First, you will need to systematically evaluate your current state as well as your vision for your sober living home in the future. This includes identifying priorities, organizational processes, and necessary resources to meet the needs of staff and residents. Try to choose a quality sober living home located outside of your hometown as well. Being farther away from the environment that initially drove an addiction can help individuals avoid relapse. Someone’s family and friends could become a barrier to recovery, or may even trigger relapse. Conversely, having a change of scenery and being safely away from temptation can facilitate faster healing. In the late 1940s, some AA members decided to fill this pressing need by acquiring low-cost housing that required strict sobriety and encouraged residents to attend AA meetings.
Residents may not have to pay for utilities at all, making housing very affordable. Those living in a sober living house are serious about their recovery. The goal is to transition to an independent lifestyle – free of substance abuse and addiction. Anyone who wants to stop drinking alcohol or using drugs should consider joining a sober living community. Many residents complete a rehabilitation program prior to approaching a sober living home, but this is not mandatory. If you have already gone through rehab, but you’re not quite ready to live independently, this type of facility may be an excellent fit for you. If this route sounds more like what you’re needing right now, you’ll be living in a home with other people, typically of your gender, all of which have completed their addiction treatment.
Sober living houses
You will be given a place to live and to focus on yourself, without temptation from old drug-using friends, old hang-out spots, and other environmental relapse triggers. Let’s say you or a loved one has almost completed an alcohol or other drug addiction treatment program.
What type of mental illness is addiction?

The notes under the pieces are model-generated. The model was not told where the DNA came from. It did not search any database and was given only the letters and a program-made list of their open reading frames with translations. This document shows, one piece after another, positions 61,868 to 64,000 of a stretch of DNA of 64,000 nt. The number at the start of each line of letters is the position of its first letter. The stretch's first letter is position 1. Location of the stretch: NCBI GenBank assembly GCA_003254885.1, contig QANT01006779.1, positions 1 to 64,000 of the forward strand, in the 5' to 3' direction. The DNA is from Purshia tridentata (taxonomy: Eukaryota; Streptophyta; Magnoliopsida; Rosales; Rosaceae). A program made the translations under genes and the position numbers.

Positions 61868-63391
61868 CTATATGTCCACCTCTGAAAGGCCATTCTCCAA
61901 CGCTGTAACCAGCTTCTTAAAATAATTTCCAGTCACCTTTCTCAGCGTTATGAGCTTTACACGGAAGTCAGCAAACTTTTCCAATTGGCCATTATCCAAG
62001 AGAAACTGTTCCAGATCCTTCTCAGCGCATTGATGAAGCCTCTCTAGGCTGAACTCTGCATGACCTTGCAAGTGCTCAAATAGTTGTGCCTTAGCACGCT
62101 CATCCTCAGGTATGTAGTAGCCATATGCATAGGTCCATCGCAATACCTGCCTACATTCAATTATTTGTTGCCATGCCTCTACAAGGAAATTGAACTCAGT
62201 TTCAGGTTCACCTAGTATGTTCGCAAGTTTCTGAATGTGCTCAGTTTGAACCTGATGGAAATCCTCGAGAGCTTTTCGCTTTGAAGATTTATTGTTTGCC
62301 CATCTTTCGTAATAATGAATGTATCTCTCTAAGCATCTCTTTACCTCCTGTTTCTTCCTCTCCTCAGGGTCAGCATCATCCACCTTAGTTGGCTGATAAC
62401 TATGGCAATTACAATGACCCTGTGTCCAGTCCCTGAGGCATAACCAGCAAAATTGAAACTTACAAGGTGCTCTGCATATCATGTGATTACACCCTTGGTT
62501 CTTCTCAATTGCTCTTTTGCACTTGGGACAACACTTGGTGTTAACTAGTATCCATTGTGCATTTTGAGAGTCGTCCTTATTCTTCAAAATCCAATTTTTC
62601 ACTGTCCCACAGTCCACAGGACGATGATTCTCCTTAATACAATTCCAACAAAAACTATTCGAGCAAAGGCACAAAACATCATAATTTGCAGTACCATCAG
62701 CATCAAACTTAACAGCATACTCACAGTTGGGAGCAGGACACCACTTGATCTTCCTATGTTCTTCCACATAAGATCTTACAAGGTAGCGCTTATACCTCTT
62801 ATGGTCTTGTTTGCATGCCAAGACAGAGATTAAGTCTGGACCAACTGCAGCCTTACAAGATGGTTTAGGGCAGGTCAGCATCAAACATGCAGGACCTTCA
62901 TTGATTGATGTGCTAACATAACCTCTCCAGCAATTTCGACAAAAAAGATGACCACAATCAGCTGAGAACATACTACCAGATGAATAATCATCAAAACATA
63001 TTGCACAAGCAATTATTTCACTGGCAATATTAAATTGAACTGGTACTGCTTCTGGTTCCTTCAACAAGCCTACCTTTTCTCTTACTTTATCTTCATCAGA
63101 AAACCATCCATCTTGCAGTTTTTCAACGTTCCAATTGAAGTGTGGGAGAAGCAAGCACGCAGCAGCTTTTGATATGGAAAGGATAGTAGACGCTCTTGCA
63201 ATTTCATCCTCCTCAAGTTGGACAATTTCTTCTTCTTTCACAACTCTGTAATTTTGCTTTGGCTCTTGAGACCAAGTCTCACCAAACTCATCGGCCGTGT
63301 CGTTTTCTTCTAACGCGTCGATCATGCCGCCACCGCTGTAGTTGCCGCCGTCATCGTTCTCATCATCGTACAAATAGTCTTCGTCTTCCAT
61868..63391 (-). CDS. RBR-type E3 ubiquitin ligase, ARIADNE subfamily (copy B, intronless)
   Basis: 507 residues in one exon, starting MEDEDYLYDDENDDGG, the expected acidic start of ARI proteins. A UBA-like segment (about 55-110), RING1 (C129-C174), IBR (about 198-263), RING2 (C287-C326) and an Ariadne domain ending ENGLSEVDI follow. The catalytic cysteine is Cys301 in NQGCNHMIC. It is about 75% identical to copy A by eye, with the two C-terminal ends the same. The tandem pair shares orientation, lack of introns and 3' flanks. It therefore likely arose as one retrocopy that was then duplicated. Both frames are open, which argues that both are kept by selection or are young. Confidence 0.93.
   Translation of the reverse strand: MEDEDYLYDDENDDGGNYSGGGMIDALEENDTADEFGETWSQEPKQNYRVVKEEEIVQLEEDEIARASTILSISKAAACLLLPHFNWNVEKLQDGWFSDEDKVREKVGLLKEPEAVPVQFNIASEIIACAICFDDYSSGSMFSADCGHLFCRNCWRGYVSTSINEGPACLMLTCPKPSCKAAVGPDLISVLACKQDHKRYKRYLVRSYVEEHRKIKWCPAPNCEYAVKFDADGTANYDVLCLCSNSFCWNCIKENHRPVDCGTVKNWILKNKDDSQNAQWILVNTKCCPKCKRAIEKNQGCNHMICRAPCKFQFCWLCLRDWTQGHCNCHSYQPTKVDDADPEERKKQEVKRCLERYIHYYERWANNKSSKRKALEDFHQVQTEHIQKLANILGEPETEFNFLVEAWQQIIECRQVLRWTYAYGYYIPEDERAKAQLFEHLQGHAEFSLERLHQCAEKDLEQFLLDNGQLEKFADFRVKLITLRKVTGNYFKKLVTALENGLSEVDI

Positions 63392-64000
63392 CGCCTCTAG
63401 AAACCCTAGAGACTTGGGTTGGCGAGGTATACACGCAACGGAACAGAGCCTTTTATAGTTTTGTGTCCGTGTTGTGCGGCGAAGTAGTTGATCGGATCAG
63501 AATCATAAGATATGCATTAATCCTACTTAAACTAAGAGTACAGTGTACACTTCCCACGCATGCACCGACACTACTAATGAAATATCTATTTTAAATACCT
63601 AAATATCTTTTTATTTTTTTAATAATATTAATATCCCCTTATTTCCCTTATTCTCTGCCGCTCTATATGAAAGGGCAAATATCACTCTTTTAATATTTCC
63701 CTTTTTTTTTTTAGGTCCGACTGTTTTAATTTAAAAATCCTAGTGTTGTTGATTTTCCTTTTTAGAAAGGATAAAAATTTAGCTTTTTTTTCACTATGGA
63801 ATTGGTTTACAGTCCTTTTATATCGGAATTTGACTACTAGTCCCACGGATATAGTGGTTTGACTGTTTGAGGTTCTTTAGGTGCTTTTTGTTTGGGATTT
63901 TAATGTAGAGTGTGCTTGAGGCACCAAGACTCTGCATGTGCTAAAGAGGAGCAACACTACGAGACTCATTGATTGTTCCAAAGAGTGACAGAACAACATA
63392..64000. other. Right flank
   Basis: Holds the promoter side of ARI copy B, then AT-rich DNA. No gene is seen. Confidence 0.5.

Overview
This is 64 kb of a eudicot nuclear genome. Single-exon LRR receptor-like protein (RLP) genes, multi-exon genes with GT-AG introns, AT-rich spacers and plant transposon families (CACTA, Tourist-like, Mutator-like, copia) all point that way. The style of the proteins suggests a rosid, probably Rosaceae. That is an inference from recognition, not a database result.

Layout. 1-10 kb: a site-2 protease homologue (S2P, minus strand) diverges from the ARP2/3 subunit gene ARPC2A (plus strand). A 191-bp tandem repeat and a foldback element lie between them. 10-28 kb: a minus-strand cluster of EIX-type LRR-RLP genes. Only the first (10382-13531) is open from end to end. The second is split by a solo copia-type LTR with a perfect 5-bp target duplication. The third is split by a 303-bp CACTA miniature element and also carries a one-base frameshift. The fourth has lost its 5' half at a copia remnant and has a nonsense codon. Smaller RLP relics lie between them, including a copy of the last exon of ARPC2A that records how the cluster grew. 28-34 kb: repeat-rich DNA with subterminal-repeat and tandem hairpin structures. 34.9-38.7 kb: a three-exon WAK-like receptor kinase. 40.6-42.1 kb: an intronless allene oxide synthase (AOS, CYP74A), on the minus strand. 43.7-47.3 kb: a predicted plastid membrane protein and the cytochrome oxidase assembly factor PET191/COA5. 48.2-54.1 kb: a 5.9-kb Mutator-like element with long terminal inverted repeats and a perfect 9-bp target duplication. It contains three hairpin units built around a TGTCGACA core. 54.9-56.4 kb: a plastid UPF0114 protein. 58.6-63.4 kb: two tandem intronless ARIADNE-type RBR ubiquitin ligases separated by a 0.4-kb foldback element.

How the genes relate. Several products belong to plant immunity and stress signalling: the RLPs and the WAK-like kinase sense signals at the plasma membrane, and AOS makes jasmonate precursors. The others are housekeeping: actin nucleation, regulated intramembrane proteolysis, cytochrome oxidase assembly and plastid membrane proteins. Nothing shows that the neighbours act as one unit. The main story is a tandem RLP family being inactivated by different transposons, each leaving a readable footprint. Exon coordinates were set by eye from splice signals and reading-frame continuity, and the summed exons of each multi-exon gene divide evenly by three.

Although addiction is not technically considered a mental illness, it is a medical disorder that often co-occurs with mental illnesses. What are Co-Occurring Disorders? A co-occurring disorder refers to when one person has two or more mental health disorders or medical illnesses at the same time.
This is particularly concerning because our analysis of criminal justice offenders in SLHs showed alcohol and drug outcomes that were similar to residents who entered the houses voluntarily. Aftercare plans are programs designed to facilitate long-term sobriety for people who have graduated from formal treatment programs. Research shows that individuals who remain in treatment programs longer tend to have lower rates of relapse down the road. Researchers speculate that this is because treating addiction is a lifelong process, and learning to implement the tools necessary to get relief takes time. A sober living home acts as a supplement to an individual’s recovery. It is an alternative to going from an immersive care environment straight to a totally unstructured environment at home.
Financial help from family or friends
Other referral sources may include the criminal justice system, a mental health professional, Twelve Step meeting participants, or friends and family. Whatever the source of the referral, take a tour of the facility and talk to the people living there to decide if it’s the right fit for you. Some are on the campus where drug and alcohol addiction treatment is provided, and others are independent homes, apartments or condos. The number of residents depends on the size of the home or licensed beds in a facility.